The Treasury’s technical team engaged officials from Fitch and Moody’s to inform them of the prudent measures announced by Finance Minister Malusi Gigaba in the widely accepted budget speech on Wednesday.
Treasury’s spokesperson Mayihlome Tshwete said officials from Fitch and Moody’s - which put the country on review for a downgrade in November - quizzed the Treasury about the Budget Gigaba tabled this week.
Tshwete said the Treasury told the agencies that South Africa was stabilising debt and dealing with issues of governance.
He said the country’s business confidence was also improving.
“We are expecting high economic growth,” Tshwete said “South Africa remains a good place for investment.”
In a move to contain fiscal slippage, Gigaba yesterday announced a massive R85billion reduction in government expenditure over the next three years.
This as the economy is trying to clamber back to investment grade after ratings agencies Fitch Ratings and S&P Global downgraded the country’s credit rating to junk status last year, citing political uncertainty, among other reasons.
Gigaba announced a one percentage point hike in VAT to 15percent, which would inject an extra R23bn revenue into state coffers. The move has been rejected by trade unions as regressive.
The Finance Minister said the Treasury also planned to raise a further R13bn through personal income tax.
On Wednesday Gigaba delivered his maiden budget against then backdrop of recovering commodity prices, rising oil prices and improved domestic economic outlook.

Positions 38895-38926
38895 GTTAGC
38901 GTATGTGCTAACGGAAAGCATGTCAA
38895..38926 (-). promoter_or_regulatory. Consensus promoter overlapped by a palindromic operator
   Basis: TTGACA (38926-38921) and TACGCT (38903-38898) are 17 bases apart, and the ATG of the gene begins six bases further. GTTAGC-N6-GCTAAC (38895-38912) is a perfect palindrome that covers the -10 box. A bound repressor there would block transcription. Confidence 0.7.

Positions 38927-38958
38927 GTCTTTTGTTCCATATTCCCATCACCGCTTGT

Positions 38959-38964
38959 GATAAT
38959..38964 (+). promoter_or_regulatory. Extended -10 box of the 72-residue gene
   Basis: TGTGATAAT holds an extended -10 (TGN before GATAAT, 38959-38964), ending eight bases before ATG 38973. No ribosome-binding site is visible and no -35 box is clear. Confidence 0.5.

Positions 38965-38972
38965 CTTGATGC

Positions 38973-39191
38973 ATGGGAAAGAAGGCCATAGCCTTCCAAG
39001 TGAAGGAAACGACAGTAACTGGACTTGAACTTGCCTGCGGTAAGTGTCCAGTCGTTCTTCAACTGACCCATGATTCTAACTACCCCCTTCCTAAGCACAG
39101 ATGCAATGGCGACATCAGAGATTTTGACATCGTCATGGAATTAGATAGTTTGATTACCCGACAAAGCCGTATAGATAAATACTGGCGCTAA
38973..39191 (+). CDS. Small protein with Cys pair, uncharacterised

The Treasury said while the reductions in spending would cause economic discomfort, they were a necessary evil.
“The medium-term growth outlook has improved since the 2017 (medium-term budget policy statement), due to an expected increase in private investment as a result of improved confidence,” the National Treasury said on Wednesday.
Gigaba revised the 2017 gross domestic product projection from 0.7percent estimated in the medium-term budget policy statement, which he presented in October, to more than 1percent.
He said the government anticipated the economy to grow at 1.5percent this year, 1.8percent next year and 2.1percent in 2020.
Ian Cruickshanks, chief economist at the SA Institute for Race Relations, said South Africa was desperate to have the junk status ratings by Fitch and S&P Global improved.
“An improved credit rating will mean access to significant capital at a cheaper rate,” said Cruickshanks, adding that the Budget demonstrated that the government was planning to live according to its means.
“Following the Budget, we have room for hope to be more positive about our sovereign ratings,” said Cruickshanks.
Independent economistUlrich Joubert said the ratings agencies would be happy with the Budget.
“That said, I do not think Fitch and S&P will reverse their decisions. They will, however, not put us further into negative territory,” he said.
- BUSINESS REPORT